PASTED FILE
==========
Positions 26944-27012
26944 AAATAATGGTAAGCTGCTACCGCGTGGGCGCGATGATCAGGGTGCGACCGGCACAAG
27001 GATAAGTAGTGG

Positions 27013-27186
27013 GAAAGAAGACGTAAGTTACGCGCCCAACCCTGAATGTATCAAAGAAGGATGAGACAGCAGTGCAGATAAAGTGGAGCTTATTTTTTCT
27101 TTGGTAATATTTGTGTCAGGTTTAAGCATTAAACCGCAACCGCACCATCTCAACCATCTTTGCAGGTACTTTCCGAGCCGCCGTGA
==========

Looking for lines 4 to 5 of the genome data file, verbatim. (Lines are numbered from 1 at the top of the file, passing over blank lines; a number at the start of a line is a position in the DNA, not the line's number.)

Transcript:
Positions 27013-27186
27013 GAAAGAAGACGTAAGTTACGCGCCCAACCCTGAATGTATCAAAGAAGGATGAGACAGCAGTGCAGATAAAGTGGAGCTTATTTTTTCT